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ICSE Class 10 Chemistry Revision Notes Chapter 7 - Metallurgy

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Last updated date: 03rd Mar 2024
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Revision Notes for ICSE Class 10 Chemistry Chapter 7 - Free PDF Download

Free PDF download of Class 10 Chemistry Chapter 7 - Metallurgy Revision Notes & Short Key-notes prepared by our expert Chemistry teachers as per CISCE guidelines. To register Chemistry Tuitions on Vedantu to clear your doubts.

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Understanding Metallurgy

The process of extraction of the metals in their pure form is known as Metallurgy and all these compounds of minerals are mixed including soil, limestone, and rocks, and form minerals. The extraction of metals from the minerals happens at a very low cost and very little effort is required. These minerals are said to be ores. Some substance is said to be added to the charge in the furnace to remove the gangue which is known as impurities is known as flux. So, metallurgy leads to the purification of metals and the formation of alloys.


It is indispensable to understand the basic principles of metallurgy. So, here are some of the main ones mentioned below.

  1. The first stage of the metallurgy leads to crushing and grinding the ores and converting them into fine powder in a crusher or ball mill. This whole process of crushing and then grinding to form this fine powder is known as Pulverization.

  2. The second stage leads to the removal of impurities from the ore and therefore it is known as the concentration of ores and minerals, or ore dressing, and this concentration of ores happens by following these important methods.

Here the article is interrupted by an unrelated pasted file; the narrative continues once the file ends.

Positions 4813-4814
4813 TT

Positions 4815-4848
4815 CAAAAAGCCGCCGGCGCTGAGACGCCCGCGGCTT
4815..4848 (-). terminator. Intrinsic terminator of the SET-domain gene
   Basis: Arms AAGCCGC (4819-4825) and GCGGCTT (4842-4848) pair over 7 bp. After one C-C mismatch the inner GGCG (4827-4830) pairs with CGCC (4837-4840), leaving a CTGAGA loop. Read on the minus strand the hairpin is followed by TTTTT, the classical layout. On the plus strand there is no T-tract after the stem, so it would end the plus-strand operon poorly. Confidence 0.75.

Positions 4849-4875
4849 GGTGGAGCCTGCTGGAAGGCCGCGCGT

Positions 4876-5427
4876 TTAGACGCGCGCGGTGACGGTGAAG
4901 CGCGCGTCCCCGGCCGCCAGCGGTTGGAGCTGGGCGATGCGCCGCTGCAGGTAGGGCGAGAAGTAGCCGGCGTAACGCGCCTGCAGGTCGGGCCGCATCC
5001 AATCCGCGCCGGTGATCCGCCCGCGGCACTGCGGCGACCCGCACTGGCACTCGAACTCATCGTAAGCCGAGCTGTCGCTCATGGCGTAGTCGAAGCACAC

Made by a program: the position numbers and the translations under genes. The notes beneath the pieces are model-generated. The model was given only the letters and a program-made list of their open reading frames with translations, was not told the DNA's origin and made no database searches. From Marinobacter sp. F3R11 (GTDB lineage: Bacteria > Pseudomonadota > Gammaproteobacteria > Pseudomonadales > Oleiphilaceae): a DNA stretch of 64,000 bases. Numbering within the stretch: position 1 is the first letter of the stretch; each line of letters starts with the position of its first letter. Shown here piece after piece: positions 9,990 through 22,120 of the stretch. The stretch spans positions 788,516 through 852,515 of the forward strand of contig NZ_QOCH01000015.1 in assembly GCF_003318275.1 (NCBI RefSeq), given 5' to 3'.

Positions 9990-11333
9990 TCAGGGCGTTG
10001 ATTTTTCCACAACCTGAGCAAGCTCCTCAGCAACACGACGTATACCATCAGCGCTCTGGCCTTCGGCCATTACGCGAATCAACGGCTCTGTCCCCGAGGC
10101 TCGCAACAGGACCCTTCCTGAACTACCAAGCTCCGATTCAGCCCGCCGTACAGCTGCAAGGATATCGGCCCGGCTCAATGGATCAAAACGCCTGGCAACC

Hydrolytic method-The pour of ore over a sloping and vibrating corrugated table with grooves leads to the hydrolytic method. Water flows from the surface and the denser ore particles get settled in the grooves and the impurities get removed because of water.

Magnetic separation- Firstly the crushed ore is placed on the conveyor belt and then this belt rotates around the two wheels. This one wheel is magnetic and that's a reason why magnetic particles get attracted to this magnetic wheel and the other one is non-magnetic so other particles get separated from the magnetic one and fall apart.

Froth floatation- The crushed ore is placed on the large tank which consists of oil and water inside it. A current of the compressed air is passed through and the ore gets wet because of the presence of oil and is separated from the impurities present in it in the form of froth. Ore is lighter in weight and therefore it gets settled on the surface, and the impurities remain behind.

Roasting and calcination- The process of heating the concentrated ore in the presence of oxygen is known as roasting and this is applied in the case of the sulfide ores. The heating process of ores containing the carbonate or hydrated oxides is done in the absence of air so that ores would start melting and this whole process is known as calcination.


It is important for the student to prepare, practice, and revise the notes of Metallurgy innumerable times because the key to scoring better includes regular revision. Vedantu provides you with some sample questions and easy access to them. You just need to visit their official website and download them. Here are some of the important questions and answers listed.

FAQs on ICSE Class 10 Chemistry Revision Notes Chapter 7 - Metallurgy

1. What are those three classes in which elements are classified?

They are classified into three parts-Metals, Non-Metals, and Metalloids.


Metals are found on the left side of the periodic table. They tend to donate electrons (form cations) and form simple ionic compounds with non-metallic anions. Most of the 118 known elements are metals. 


Non-metals are found on the right side of the periodic table. They tend to attract electrons (form anions) and combine with metal cations to form ions or share them with other non-metals to form covalent bonds. There are nineteen non-metals if we consider the "last two" that are not well characterized and have short lifetimes. 


Metalloids - span a ladder-like region between metals and nonmetals. Its properties are somewhere between metals and nonmetals (in variable proportions). There are only seven metalloids.

2. Name the first metal used by the man?